Wednesday, May 20, 2009

Cheryl Oberle & Snow Leopard Trust Knit-In

The knit-in at Whit Robbins' home last Saturday was a great success. Guild members got a chance to meet Cheryl Oberle and hear about the Snow Leopard Trust from one of their representatives, Siri. On top of that, we got to eat delicious food, knit, and chat with our friends. A truly perfect evening!

Cheryl shared some recent experiences, including spending two weeks at the John C. Campbell Folk School. She also signed some books, and told us that her husband creates the linocuts found on her books. On Cheryl's needles was a multi-directional scarf in Noro sock yarn.Siri Talking About The Snow Leopard Trust

Siri joined us shortly before 8 pm, because she was busy minding a Snow Leopard Trust booth at the Alive Expo earlier in the day. She told us about the history of the Snow Leopard Trust, their research to learn more about snow leopards, and how yarn and felt help conserve the snow leopard population. Snow leopards are killed for two main reasons: first, for food and traditional medicine ingredients, and second, in retaliation for killing herd animals. If the herders have other ways of getting food and money, they won't kill the snow leopards for their meat, pelt, and bones. And if they have enough money to provide for their families, they don't feel the need to retaliate when a snow leopard kills one of their herd.

To help herders improve their economic situation, the Snow Leopard Trust has taught them to spin high-quality yarn, and then buys that yarn at a fair price. Siri told us about a Mongolian woman who was spinning with a drop spindle made out of an old spoon when they first contacted the herders. Now women can take out microloans for spinning wheels. The women also make felt, and then make slippers, booties, ornaments, hats, glasses cases, toys, and many other things out of the felt.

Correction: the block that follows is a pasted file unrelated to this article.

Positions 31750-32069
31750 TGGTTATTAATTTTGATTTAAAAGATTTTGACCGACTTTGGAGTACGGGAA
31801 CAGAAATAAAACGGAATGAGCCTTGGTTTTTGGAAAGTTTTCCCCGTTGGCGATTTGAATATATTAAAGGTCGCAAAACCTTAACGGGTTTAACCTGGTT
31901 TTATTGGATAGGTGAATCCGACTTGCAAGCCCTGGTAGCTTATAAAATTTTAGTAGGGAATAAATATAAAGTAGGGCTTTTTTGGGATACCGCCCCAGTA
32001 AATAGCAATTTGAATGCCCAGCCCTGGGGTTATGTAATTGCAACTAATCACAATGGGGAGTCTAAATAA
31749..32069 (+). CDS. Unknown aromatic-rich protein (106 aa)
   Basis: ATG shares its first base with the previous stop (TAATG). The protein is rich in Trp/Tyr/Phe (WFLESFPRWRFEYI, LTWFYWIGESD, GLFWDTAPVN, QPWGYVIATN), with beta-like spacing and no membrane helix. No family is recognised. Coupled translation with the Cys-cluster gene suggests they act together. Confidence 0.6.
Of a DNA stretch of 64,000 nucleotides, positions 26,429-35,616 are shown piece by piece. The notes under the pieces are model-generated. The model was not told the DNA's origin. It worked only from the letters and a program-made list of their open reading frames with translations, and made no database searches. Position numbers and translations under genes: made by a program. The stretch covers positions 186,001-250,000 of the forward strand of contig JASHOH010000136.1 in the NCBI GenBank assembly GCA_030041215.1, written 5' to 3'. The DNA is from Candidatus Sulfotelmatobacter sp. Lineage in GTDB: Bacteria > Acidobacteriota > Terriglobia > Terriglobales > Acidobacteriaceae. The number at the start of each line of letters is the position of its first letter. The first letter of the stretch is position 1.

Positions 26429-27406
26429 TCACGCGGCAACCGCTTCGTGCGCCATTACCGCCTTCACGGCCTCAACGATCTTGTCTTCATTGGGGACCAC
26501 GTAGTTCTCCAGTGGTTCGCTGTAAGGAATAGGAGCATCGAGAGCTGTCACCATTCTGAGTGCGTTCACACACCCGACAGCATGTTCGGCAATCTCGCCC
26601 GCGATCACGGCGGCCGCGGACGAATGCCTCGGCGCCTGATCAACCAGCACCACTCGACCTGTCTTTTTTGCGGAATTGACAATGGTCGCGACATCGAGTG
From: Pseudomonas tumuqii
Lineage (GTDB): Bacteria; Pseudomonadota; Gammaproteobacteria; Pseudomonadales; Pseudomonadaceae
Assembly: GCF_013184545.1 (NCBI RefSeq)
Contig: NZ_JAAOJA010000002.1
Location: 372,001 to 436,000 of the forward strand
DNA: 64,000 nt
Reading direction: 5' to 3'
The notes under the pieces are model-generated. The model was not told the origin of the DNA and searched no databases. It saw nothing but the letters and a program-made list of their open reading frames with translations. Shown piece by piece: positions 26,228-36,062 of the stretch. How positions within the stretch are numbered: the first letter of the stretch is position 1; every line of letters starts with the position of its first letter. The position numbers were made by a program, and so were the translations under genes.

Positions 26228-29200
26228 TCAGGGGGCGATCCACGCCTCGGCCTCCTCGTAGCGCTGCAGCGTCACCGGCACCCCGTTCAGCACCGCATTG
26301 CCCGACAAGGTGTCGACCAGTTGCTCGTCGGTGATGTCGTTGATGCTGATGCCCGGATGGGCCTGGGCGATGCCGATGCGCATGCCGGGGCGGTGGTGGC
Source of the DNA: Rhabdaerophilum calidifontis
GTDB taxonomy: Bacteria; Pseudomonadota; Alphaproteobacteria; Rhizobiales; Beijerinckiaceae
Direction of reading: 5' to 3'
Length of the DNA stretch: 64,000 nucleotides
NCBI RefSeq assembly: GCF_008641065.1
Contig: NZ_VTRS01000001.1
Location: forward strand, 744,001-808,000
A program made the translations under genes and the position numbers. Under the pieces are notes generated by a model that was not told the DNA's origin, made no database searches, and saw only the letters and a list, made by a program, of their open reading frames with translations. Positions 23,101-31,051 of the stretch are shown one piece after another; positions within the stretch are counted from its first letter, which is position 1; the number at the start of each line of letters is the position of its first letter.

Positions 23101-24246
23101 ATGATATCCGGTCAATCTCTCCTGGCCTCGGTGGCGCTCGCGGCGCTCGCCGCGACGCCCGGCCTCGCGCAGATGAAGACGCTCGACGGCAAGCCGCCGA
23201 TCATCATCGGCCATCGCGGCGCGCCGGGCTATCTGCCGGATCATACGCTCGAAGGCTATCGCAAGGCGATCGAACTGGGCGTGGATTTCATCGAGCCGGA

Siri brought several lovely items that the Snow Leopard Trust sells. She brought several skeins of hand-spun and hand-dyed camel yarn in brilliant jewel tones. She also brought some undyed yak yarn. Both yarns were soft, but the camel yarn was surprisingly downy. The herders had never tried spinning yak yarn - and so they have found a new source of income that they never had before. Siri also brought the aforementioned felt items - baby booties, mouse-shaped cat toys, and ornaments. She told us the two ways that felt is made - by several women wetting and manually kneading the wool, or more traditionally, rolling it up in a mat and dragging it behind a horse. She showed us an album with several photographs of Mongolian and Kyrgyzstani women preparing the wool (by whipping it), spinning it, and turning it into felt, in and around their yurts.

Everyone had a fantastic time - we learned from a knitting master and discovered a new aspect of knitting that we had never thought of before.

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